The Transesophageal Echocardiogram (TEE)

echocardiogram
Echocardiogram. Darryl Torckler/Getty Images

An echocardiogram is a type of study that uses high-frequency sound waves to produce a real-time, moving image of the beating heart. Echocardiography is an excellent way for a cardiologist to “visualize” the overall function of the heart, and to assess critical portions of the heart’s anatomy. 

Standard, non-invasive echocardiograms can be performed in a doctor’s office, or at the bedside in people who are hospitalized, with little or no preparation, and in most cases they are fine for gaining the desired information about a person’s heart. But sometimes standard echocardiography does not produce adequate images, or perhaps more precise anatomical information is needed than can be acquired using the standard procedure. 

In these cases, a transesophageal echocardiogram (TEE) can often be employed. Like standard echocardiography, the TEE uses sound waves to produce an of the beating heart. However, while standard echocardiography is performed by placing the sound wave transducer over your chest wall, with a TEE the transducer is passed into the esophagus (your swallowing tube). Because the esophagus passes directly behind the heart, the images that can be obtained with a transesophageal echocardiogram are extremely clear and detailed. So using a TEE instead of a standard echocardiogram can be very useful under the right circumstances.

How Is TEE Performed?

The major difference between a standard echocardiogram and a TEE is that with a TEE, the transducer used to generate sound waves has to be passed into your esophagus using a soft tube. In other words, the TEE is considered to be an invasive study.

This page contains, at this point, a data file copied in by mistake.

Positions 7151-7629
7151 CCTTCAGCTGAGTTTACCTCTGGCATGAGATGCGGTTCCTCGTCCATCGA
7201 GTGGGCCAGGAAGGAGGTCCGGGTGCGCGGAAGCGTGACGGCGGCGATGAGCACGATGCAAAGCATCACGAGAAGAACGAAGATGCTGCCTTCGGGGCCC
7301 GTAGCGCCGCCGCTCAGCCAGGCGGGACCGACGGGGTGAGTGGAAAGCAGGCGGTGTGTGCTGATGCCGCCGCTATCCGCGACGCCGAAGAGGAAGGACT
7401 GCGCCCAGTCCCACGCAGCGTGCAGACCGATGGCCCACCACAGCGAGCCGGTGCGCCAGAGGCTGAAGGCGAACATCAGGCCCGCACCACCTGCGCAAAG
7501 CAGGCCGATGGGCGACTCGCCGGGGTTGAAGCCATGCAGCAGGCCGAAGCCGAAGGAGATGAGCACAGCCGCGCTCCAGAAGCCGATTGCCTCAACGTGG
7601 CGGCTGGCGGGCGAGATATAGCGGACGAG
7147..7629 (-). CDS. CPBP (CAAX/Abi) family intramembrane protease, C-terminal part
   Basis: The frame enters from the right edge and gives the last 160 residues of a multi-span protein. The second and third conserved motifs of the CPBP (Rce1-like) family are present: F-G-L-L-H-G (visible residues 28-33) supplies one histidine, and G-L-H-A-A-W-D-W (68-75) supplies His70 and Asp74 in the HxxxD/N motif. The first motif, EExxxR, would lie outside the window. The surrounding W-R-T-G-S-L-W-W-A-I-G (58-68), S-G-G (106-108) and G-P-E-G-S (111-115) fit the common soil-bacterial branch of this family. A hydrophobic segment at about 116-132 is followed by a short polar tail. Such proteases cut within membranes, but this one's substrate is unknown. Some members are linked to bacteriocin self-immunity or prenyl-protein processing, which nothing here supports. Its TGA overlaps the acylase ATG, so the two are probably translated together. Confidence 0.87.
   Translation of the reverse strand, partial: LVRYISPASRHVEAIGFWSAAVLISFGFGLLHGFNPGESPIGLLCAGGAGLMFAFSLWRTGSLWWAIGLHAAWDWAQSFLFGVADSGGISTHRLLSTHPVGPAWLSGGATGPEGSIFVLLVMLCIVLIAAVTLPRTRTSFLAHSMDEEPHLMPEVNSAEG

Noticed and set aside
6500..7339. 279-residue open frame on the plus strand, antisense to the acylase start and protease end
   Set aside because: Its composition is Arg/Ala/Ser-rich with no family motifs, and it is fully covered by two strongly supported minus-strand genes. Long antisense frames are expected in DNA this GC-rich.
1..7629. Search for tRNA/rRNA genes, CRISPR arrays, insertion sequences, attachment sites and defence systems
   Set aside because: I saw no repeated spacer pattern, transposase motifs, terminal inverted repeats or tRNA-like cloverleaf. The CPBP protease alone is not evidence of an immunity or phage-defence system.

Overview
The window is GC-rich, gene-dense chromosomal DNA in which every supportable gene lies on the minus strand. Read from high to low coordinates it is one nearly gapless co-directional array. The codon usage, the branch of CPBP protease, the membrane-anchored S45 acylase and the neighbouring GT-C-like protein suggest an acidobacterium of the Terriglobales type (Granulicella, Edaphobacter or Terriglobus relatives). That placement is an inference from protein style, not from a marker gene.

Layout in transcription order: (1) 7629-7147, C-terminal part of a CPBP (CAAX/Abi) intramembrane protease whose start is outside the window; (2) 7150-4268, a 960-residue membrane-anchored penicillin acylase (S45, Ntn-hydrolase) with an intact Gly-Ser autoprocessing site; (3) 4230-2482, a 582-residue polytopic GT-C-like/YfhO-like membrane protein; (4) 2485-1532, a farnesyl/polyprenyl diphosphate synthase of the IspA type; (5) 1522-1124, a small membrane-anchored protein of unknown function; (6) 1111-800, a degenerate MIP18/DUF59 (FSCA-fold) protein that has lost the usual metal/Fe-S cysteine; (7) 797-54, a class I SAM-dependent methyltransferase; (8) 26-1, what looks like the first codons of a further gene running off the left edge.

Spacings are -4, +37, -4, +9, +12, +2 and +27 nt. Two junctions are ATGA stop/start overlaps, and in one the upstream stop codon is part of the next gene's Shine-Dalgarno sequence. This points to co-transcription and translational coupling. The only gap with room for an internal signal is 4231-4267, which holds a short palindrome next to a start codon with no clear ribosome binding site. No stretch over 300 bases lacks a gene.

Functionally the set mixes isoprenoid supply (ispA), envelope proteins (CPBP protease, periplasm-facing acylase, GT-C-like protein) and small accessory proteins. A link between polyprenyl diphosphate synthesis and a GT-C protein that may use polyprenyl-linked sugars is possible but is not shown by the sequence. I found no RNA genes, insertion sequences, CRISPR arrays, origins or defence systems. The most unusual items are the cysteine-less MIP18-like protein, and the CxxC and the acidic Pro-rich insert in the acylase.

The preparation for a TEE is similar to that for an [upper GI endoscopy[(https://www.verywellhealth.com/upper-endoscopy-p3–1324181). You will have to fast for 12 hours prior to the test. You will be brought into a laboratory (or an operating room if the test is being done during surgery). You will then be given a mild intravenous sedative, and your gag reflex will be suppressed by spraying a local anesthetic into the back of your throat. The echo transducer will then be passed through your mouth and throat, and down your esophagus until it is positioned directly behind your heart.

Once in position, the transducer is used to bounce sound waves off your heart, just as in the standard echocardiogram. The returning sound waves are processed into a moving image of your heart and projected onto a computer screen for analysis.

Advantages of a TEE

The real advantage of a TEE is that it can usually generate much more detailed cardiac images than a standard echocardiogram. This is because the echo image is made from directly behind the heart — the sound waves don’t need to penetrate the rib cage and lung tissue before reaching the heart.

When Is A TEE Useful?

There are several circumstances in which a TEE may be recommended over a standard echocardiogram.